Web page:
Ten murders with no suspects and a serial killer with a catchy name. You might be a pretty good police detective, but even this case is a bit much to handle. The murderer is about to strike again, so you dash out to meet the potential victim before it’s too late. The killer is always a step ahead, it seems, but fortunately you’ve got a few nifty tricks up your sleeve.

Ghost Files: The Face of Guilt is a casual adventure game that takes place in the dark and gritty semi-noir setting of… modern day Boston! Gun and badge in hand, you’re out on the streets chasing down The Guilty Man before he adds another victim to his list. All you’ve got are a handful of clues and your own wits, which will hopefully be enough to outsmart this clever killer as he drops obstacles in your path to slow you down. Say goodbye to contrived riddles, Ghost Files is all about immersive and organic puzzles from beginning to end.

Hidden object scenes feel the slightest bit out of place in this police drama, but they’re a far cry from pulling you out of the world. Each scene drops a cluttered area in front of your face with a handful of objects listed in text or as outlines below. A good portion of those objects are interactive, challenging you to slide, shift, arrange, or assemble things to create the item you need. Once you click through and find everything you need, it’s back to the main adventure. Serial killers aren’t going to wait while you solve puzzles, you know.

Now let’s talk about forensic analysis. Before you leave the police station you pick up a little lab kit that goes wherever you go. It’s good for analyzing things like fingerprints or blood samples, all without having to wait for lab geeks to do their science thing. Handling each of these evidence types is a slightly different affair, but the basics are to collect some samples, prepare them, stick them under a microscope, then ta-da, you’re a detective! Lab analysis is sort of trivial to carry out, but it’s an amazingly entertaining part of the game. Makes you feel like a real detective.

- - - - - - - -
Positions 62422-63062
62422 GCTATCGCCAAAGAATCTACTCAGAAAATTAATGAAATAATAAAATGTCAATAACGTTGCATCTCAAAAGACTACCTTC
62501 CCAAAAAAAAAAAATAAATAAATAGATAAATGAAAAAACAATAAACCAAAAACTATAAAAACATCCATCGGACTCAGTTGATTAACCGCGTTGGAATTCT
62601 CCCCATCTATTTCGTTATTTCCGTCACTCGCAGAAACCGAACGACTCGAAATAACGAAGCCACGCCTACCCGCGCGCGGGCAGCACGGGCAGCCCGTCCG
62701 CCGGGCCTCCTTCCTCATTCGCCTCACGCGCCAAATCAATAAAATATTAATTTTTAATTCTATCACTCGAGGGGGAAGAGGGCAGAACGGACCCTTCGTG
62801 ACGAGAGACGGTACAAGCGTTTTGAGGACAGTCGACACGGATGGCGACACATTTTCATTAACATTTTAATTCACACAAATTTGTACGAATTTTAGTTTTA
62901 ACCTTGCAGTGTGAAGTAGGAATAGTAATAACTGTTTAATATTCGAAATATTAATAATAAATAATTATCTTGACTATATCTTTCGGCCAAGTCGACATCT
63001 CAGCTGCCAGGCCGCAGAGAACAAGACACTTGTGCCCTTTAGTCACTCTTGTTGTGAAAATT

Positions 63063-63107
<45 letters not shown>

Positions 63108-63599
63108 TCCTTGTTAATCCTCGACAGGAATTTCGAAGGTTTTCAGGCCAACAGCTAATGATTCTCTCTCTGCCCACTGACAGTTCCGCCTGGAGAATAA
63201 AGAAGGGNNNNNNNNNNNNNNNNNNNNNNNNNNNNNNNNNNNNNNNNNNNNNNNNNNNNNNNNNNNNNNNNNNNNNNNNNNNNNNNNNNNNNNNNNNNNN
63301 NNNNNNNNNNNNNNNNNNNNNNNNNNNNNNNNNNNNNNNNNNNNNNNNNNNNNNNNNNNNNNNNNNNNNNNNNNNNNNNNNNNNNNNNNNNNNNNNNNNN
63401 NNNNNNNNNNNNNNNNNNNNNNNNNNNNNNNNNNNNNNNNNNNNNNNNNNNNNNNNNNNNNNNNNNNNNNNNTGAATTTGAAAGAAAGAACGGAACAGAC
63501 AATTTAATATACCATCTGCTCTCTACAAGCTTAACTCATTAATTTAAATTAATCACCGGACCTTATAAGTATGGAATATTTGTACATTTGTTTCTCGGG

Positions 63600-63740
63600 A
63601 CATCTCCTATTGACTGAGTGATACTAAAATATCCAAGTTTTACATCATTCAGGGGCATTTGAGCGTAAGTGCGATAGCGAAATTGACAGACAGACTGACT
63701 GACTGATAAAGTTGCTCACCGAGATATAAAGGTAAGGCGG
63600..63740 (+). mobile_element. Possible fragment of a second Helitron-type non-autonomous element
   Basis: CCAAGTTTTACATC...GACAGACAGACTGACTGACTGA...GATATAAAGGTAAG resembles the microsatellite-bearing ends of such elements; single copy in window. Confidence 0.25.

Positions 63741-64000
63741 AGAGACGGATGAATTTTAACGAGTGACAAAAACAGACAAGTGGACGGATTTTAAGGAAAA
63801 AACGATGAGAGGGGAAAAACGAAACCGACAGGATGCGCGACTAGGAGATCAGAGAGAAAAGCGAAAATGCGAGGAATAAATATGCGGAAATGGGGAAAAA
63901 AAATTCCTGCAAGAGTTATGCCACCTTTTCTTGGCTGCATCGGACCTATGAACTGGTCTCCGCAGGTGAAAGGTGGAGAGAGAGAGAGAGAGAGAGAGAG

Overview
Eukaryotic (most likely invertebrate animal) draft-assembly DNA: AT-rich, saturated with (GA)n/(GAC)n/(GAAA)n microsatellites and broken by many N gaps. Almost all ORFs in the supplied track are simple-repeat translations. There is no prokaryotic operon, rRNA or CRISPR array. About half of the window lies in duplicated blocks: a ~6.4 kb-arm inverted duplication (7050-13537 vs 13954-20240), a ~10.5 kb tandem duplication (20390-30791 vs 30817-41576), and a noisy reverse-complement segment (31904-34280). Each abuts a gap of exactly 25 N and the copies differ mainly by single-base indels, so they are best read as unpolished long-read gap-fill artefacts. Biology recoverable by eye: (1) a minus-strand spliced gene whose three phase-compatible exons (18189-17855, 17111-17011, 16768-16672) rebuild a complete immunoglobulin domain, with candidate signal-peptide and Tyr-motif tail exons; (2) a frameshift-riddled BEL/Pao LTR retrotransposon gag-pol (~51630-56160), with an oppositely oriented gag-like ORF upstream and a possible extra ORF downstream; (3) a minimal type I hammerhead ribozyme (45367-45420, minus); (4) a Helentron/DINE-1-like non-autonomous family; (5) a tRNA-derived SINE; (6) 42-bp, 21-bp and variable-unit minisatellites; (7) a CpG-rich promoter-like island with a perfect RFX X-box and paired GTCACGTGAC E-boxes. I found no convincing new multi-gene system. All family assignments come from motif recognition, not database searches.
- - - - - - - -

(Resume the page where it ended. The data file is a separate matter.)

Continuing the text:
Ghost Files does a fantastic job setting up an intriguing atmosphere. From the get-go you’ll feel like you’re inside a cop drama from the early ’90s, complete with all the grit and mystery a television show can muster. While some of the voice acting in Ghost Files trip over their own lines, the main character is spot-on and really picks up the slack. It sounds strange to say it, but this casual adventure game is a character drama set in a police detective’s world, and it doesn’t betray its puzzle solving roots to accomplish that, either.

Ghost Files: The Face of Guilt is understated but incredibly good. It skips over most of the usual hidden object game gimmicks in favor of good old fashioned detective work. It’s not a perfect game from head to toe, you’ll be so engrossed in the atmosphere and tension you won’t even care.